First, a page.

To Hillary or to Hell

Feminism fails for the female frontrunner

Madeleine Albright’s “feminist” comment in the wake of Hillary Clinton’s defeat in the New Hampshire primary has been widely criticized. In a blunt appeal to the female voters who had turned out for Bernie Sanders rather than the Secretary of State, Albright declared: “There is a special place in hell for the women who don’t help other women.”

Illustrator: Taylor Daniels

Illustrator: Taylor Daniels

The statement, a favorite of Albright’s, is in other contexts a powerful expression of the importance of women working together and supporting each other. In the case of Clinton’s campaign, however, the message soured considerably. Albright and Clinton received ample criticism from female supporters of Sanders and Clinton alike. The general consensus: voting against Clinton does not make you a bad feminist.

This is an important distinction that has caused a generational rift in the recent discussions on feminism. Older feminists, like Albright, fear that the younger generation has become too complacent. There is still work to be done before equality is to be achieved, and they think that any chance to lift women to the highest office should not be neglected.

At the very logical base of feminism, this is flawed. The argument that originally formed feminism into being is that women are equal, and not inferior, to men. It follows that women should be allowed to make autonomous, informed decisions in the same way as men. Imposing the sort of limitations on women that suggest that they must only vote for someone on the grounds of gender is in direct contrast to the concept of equality of persons.

The argument that originally formed feminism into being is that women are equal, and not inferior, to men.

But dissatisfaction with Clinton’s brand of feminism had begun to build even before Albright’s statement. When she initiated her campaign in 2015, she made it clear from the first speech that women’s issues would be central to her platform. She was met with general approval for embracing a positive and optimistic version of feminism. It stood in contrast to her run in 2008 in which she was criticized by many for downplaying her gender. As her campaign has progressed, however, her expressions of feminism have begun to seem more contrived and narrow. She has been criticized for a lack of intersectionality and inclusiveness, something that separates her brand of feminism from that of the progressive millennial she strives to win over. Many point to her less-than-stellar record on supporting feminist issues in her political career, such as her change of position on issues of abortion and gay marriage.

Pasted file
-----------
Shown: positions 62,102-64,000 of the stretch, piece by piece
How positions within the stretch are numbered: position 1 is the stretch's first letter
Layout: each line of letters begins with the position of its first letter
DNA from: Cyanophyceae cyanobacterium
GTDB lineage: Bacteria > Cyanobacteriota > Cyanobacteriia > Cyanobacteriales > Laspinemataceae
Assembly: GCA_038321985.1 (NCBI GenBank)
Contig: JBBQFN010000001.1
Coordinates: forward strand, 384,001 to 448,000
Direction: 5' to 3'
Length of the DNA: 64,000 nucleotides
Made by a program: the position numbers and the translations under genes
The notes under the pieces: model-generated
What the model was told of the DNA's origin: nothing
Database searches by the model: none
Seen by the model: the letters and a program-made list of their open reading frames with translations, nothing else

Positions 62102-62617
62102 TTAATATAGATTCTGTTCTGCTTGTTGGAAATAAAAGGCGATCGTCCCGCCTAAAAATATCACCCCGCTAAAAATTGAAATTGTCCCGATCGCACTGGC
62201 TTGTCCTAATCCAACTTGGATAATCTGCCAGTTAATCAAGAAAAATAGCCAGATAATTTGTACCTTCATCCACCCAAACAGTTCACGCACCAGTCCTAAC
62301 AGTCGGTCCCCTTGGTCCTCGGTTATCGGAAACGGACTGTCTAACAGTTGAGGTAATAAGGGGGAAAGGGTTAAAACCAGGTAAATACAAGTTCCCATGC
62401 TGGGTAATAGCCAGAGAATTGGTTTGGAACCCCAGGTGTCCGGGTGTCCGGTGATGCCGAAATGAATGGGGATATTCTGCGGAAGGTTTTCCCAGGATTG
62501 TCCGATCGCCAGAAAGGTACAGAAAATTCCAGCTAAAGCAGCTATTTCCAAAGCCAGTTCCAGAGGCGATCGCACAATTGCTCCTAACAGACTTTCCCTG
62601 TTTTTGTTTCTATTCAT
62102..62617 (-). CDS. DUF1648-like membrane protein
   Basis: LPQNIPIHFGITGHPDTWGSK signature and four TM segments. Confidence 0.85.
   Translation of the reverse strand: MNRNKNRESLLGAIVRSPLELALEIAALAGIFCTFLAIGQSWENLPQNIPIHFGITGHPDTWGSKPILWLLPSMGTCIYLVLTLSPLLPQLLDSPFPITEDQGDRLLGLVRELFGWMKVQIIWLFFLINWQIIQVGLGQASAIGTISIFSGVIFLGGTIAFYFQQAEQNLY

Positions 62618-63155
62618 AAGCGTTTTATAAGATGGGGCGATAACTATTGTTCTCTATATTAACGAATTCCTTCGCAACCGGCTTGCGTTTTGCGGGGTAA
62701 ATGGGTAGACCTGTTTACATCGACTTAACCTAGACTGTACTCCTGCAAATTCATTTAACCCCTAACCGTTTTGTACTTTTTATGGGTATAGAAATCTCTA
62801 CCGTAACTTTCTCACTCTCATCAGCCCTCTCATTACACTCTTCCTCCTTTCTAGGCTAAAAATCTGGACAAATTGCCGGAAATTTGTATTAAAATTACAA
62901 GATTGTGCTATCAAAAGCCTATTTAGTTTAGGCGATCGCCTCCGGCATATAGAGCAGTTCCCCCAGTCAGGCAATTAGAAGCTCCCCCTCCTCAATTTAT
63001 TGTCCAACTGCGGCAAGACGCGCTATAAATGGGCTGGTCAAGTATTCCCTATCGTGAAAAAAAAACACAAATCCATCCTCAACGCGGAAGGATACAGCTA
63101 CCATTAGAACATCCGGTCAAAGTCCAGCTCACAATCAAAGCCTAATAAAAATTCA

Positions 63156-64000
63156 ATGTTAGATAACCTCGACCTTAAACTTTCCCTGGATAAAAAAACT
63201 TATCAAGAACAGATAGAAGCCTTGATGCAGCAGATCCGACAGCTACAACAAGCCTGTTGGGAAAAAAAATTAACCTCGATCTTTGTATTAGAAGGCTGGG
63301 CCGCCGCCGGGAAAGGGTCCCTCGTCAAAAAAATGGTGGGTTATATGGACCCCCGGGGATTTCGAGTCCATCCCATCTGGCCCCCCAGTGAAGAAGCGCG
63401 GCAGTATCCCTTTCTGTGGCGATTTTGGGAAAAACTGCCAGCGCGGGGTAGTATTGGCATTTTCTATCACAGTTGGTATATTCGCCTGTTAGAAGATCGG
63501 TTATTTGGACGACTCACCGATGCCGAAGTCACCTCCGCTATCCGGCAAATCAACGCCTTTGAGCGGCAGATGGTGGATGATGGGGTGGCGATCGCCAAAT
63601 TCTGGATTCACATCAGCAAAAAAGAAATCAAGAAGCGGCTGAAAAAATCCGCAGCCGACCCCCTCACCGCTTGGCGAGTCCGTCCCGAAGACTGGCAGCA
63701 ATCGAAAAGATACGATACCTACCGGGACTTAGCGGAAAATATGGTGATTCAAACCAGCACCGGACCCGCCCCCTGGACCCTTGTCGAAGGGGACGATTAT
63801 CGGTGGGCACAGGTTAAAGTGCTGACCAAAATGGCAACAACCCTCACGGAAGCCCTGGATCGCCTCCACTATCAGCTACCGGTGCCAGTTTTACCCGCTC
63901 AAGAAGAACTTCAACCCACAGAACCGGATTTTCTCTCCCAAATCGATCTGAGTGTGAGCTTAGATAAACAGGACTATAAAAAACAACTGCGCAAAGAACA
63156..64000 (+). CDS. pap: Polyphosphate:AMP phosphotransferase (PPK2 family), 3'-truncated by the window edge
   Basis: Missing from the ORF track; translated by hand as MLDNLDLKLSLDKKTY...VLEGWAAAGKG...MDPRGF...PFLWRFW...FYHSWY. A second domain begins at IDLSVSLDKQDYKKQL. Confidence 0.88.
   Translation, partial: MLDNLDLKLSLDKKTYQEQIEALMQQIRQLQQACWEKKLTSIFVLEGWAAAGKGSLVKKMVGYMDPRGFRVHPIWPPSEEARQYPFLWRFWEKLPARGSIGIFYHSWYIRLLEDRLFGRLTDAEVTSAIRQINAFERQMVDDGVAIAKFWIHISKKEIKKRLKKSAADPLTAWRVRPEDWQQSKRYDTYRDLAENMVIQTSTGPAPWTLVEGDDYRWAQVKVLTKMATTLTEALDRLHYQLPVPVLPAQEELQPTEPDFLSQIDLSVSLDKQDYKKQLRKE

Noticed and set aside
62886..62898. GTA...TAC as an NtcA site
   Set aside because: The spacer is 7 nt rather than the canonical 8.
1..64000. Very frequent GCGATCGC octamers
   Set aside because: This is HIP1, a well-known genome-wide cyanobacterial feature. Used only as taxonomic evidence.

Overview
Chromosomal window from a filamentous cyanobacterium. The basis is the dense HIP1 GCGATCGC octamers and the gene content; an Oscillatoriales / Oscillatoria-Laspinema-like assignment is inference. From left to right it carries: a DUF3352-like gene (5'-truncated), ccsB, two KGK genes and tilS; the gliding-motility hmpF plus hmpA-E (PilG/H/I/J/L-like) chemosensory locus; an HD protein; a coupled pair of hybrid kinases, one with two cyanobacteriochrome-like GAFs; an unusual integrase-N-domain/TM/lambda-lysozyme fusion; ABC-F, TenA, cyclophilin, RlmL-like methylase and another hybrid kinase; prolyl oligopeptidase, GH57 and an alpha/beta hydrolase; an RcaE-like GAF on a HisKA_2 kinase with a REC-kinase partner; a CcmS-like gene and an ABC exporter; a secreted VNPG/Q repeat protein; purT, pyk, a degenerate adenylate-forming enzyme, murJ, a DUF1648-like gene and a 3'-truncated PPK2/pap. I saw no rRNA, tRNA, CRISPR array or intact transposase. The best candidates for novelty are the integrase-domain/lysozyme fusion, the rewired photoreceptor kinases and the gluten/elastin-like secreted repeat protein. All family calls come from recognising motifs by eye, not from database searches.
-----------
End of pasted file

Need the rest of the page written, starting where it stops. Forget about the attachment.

Ideological failings aside, there is no question that Clinton’s career and accomplishments to date have made huge strides for women and have solidified her as one of the most powerful and influential women of our time. In her 1995 speech at the United Nations World Congress on Women, she made her famous and, at the time, controversial statement: “Human rights are women’s rights, and women’s rights are human rights.”

The general consensus: voting against Clinton does not make you a bad feminist.

The first-ever female senator from New York, Clinton was instrumental in securing funding to help rebuild the city after 9/11 and advocated fiercely for the health of the first responders. Her initial efforts in developing a universal health care plan laid the foundation for the Affordable Care Act, which has expanded health coverage for millions of Americans. Even recently, in the face of a potential setback to her campaign in the form of yet another Benghazi hearing, her formidable resolve shone through the tirade of accusations, and she emerged stronger than before.

We also need to acknowledge the needs of all those who are underrepresented, and the role that intersecting identities plays in an individual’s experience in this country.

It may seem odd, then, that such a strong female leader can have such a disconnect with young feminist voters. But the Clinton situation illustrates the changing dynamics of contemporary feminism. We admire Rosie the Riveter and Susan B. Anthony and respect the work they did to pave the way for equal rights. But we also need to acknowledge the needs of all those who are underrepresented, and the role that intersecting identities plays in an individual’s experience in this country.

It is not enough to push for the advancement of women alone; you cannot push back from a place of disadvantage without empathizing with others who are disadvantaged. Feminism that focuses solely on supporting the success of straight, white women does not pay tribute to the roots of its establishment. If Clinton hopes to gain the support of young feminists in her bid for the presidency, she needs to show that her feminist ideology expands beyond the achievement of putting herself in the White House.